Kristof is talking about Christianity here, but by substituting the word ‘religion’ for it, whether because it’s expedient or out of ignorance, or whatever, betrays a belief that Christianity is, indeed, The Religion par excellence, that it is Religion itself.

The bit about the polls, and only 28% believing in evolution, well, it’s simply not possible. Enlightened liberals would like to believe it, in a way, by the same illogic that makes them I-told-you-so giddy when another soldier is killed in Iraq, but it’s an outright lie. But Kristof wants to avoid the dreaded liberal bias, so in the battle of the Bible-thumpers it’s Democrats who are the hypocrites, apparently because they don’t believe in the Republicans’ God, who at least the Republicans believe in.

First of all, he’s setting the stage nicely for the debate he’s warning against by giving credence to the notion that there is a conflict between belief in God and insistence on separation of church and state. It’s really a moot issue. He’s treating the wrong side with kid gloves, I guess because the polls say only 28% of the population knows its ass from its elbow, and he doesn’t want to offend the reigning religious majority.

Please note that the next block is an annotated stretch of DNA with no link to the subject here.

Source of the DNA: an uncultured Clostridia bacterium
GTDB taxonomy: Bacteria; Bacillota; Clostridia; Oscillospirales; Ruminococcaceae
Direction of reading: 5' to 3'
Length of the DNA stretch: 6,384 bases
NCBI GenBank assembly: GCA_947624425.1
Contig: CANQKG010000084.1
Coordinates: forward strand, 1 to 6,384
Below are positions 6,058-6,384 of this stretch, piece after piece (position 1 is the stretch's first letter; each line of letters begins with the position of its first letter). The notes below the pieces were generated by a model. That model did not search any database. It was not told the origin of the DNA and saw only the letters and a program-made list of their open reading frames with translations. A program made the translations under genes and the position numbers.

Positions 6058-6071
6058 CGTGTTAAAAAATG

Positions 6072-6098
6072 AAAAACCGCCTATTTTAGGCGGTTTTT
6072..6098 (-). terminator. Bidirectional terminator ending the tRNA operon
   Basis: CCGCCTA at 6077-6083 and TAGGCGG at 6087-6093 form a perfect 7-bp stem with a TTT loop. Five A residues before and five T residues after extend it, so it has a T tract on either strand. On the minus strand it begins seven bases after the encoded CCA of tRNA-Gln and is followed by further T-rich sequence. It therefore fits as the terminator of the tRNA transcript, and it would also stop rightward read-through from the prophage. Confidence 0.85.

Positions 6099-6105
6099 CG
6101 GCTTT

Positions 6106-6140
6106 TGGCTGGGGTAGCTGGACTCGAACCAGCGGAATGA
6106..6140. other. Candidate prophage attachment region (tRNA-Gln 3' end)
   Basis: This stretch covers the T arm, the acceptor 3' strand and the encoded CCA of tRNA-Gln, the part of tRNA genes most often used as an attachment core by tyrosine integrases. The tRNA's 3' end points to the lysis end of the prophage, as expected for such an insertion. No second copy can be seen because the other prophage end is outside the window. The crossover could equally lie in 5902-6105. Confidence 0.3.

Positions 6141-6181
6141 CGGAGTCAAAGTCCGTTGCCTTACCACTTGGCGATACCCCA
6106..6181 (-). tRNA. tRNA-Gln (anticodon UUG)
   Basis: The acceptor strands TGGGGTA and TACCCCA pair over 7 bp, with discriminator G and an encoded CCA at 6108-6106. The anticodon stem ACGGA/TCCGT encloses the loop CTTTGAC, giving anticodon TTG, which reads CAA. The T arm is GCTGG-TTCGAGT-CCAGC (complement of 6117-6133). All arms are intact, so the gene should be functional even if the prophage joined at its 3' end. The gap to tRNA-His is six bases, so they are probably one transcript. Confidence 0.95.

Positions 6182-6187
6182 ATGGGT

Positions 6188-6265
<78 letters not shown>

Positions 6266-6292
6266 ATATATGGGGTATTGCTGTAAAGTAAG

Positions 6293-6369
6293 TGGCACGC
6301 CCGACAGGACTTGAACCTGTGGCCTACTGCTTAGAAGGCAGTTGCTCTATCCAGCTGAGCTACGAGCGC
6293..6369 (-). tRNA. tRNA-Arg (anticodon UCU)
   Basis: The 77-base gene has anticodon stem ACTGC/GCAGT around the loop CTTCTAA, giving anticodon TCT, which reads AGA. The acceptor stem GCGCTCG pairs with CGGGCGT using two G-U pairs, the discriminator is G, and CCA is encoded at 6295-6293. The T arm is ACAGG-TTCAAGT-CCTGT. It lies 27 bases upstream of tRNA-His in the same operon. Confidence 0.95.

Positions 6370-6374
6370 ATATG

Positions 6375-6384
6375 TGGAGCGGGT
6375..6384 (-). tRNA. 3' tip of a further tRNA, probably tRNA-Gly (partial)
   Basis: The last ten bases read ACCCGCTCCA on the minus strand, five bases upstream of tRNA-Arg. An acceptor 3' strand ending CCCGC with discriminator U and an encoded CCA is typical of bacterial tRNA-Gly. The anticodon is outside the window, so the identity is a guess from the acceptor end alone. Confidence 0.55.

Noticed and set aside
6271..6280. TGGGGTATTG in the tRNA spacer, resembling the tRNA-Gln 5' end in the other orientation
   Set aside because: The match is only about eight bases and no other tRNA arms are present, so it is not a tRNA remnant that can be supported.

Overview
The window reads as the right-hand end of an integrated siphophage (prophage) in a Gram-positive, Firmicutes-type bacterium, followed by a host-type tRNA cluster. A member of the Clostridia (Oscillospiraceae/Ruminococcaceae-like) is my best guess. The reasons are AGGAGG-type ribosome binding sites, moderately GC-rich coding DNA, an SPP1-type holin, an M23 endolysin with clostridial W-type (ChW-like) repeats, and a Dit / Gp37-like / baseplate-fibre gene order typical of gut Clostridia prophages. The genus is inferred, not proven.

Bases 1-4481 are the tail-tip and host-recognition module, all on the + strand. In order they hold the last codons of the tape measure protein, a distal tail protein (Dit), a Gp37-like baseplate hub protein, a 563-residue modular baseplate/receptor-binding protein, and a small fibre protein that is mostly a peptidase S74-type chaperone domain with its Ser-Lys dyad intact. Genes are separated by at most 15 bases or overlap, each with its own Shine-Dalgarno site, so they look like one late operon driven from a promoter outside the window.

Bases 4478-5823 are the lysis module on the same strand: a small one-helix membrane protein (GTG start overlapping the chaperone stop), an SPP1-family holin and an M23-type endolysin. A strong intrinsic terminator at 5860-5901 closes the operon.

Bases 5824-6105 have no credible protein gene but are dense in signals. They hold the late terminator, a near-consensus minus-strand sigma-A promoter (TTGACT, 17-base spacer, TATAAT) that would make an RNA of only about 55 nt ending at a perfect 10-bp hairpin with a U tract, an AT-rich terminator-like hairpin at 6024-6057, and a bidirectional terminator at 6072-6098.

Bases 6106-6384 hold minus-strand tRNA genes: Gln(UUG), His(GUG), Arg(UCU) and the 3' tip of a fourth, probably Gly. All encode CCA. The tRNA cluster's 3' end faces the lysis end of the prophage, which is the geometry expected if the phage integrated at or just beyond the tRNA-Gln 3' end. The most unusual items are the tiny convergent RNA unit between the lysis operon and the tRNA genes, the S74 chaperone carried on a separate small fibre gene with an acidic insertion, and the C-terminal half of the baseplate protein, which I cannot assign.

Kristof is one to talk about hypocrisy. He probably considers this the civilized approach, and it is more civilized than, say, his fellow op-edders’ Mo Dowd on the left and William Saffire on the right, who’re all name-calling and taunts. I guess what cheeses me off is basically trying to take the high ground by not impugning the morals of men who have none to speak of. It’s straight out of Yeats again: The best lack all conviction, while the worst are full of passionate intensity. Bush is forgiven because at least he seems to earnestly believe in what he is doing – that Clinton seemed not to is part of the reason why even those who supported him didn’t like him. But since when is a person’s passionate belief in his own morals a measure as to what’s moral. Even if 72% of the population agrees with him (especially if 72% of the population agrees with him). I mean, just because fully three-quarters of the population believes the sun revolves around the earth doesn’t mean it’s true.